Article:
Have the Fed Swap Lines Reduced Dollar Funding Strains during the COVID-19 Outbreak? -Liberty Street Economics
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May 22, 2020

Have the Fed Swap Lines Reduced Dollar Funding Strains during the COVID-19 Outbreak?



LSE_Have the Fed Swap Lines Reduced Dollar Funding Strains during the COVID-19 Outbreak?

In March 2020, the Federal Open Market Committee (FOMC) made changes to its swap line facilities with foreign central banks to enhance the provision of dollars to global funding markets. Because the dollar has important roles in international trade and financial markets, reducing these strains helps facilitate the supply of credit to households and businesses, both domestically and abroad. This post summarizes the changes made to central bank swap lines and shows when these changes were effective at bringing down dollar funding strains abroad.

Strains in Overseas Dollar Funding Markets and the Fed’s Response
Financial and nonfinancial institutions around the world transact in dollars. In early to mid-March 2020, amid extreme volatility across financial markets triggered by the coronavirus pandemic, overseas dollar funding markets were severely disrupted. The foreign exchange swap basis spread is a valuable indicator of conditions in U.S. dollar funding markets. The basis spread is the premium paid by international institutions to obtain U.S. dollars in the foreign exchange swap market for a specified period of time. Our calculations use one-week and three-month tenors of the funds, and use the overnight indexed swap rates (OIS) as the interest rates.

The chart below shows that the basis spread increased, indicating that conditions in global U.S. dollar funding markets deteriorated at the end of February for term transactions and became particularly strained in mid-March for short tenor transactions. Through the week of March 16th, offshore funding market conditions further worsened, as did conditions in other U.S. financial markets.


LSE_2020_FX-swap_goldberg_ch1_art


The FOMC engaged in a series of coordinated actions with foreign central banks to directly address this form of distress (see table below). First, for already existing standing swap lines with five central banks (SSCBs)—the Bank of Canada, Bank of England, European Central Bank, Bank of Japan, and Swiss National Bank—the cost of funds was reduced, longer term (eighty-four-day) swaps were added to existing short term (seven-day) swaps, and the frequency of auctions for short-term funds was increased from being weekly to being daily. In addition, the FOMC re-introduced a set of nine other temporary swap lines with central banks (TSCBs). Finally, a new temporary repo facility for foreign and international monetary authorities (FIMA repo) was established, with FIMA account holders able to temporarily exchange their U.S. Treasury securities held with the System Open Market Account of the Federal Reserve for U.S. dollars, which can then be made available to institutions in their jurisdictions. The central bank swap lines reach key financial centers worldwide and parents of many foreign banking organizations (FBOs) operating in the United States.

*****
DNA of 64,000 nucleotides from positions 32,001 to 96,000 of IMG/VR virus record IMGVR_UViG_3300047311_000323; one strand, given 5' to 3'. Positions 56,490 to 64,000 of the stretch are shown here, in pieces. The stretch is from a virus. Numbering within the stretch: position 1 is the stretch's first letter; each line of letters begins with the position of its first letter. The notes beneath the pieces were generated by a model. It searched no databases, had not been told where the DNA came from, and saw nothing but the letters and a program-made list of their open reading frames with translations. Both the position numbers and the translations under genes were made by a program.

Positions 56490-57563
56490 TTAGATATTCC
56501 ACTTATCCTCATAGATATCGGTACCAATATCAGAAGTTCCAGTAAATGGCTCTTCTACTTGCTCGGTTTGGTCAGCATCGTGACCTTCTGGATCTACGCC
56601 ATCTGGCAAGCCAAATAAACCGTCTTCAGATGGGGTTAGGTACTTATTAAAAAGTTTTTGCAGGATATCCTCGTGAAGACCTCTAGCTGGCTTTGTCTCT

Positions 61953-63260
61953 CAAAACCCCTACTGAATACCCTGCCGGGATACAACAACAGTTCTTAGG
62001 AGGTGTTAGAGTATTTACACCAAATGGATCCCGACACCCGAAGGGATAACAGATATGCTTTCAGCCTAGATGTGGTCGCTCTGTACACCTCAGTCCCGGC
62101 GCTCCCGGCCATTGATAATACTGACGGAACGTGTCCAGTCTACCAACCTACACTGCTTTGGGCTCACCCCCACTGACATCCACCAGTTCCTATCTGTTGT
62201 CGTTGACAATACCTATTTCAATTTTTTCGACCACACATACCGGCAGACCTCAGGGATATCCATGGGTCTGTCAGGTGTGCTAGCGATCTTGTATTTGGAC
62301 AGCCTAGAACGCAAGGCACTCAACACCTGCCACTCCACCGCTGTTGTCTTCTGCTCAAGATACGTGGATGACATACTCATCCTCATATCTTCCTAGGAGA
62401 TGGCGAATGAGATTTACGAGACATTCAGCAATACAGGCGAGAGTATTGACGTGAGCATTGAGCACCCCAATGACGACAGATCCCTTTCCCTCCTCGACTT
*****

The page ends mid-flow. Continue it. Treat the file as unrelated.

LSE_2020_FX-swap_goldberg_T1_art


Did Fed Swap Lines Alleviate Global Funding Market Strains?
We explore this issue using daily data on FX swap basis spreads for twenty-three currencies during the period February 16 through April 9, 2020. We evaluate the differential impact on FX swap basis spreads of currencies directly targeted by a swap line announcement relative to those of currencies not directly covered by the specific announcement. There were four announcements: (1) the announcement for the SSCBs on March 15, (2) the March 19 announcement for TSCBs, (3) the announcement of daily auctions for the SSCBs, and (4) the announcement of the FIMA repo facility. The announcement window includes the day of, and, in some cases, the day following the announcement. The basis spread changes over this window are compared with the average spread during the two days prior to the announcement.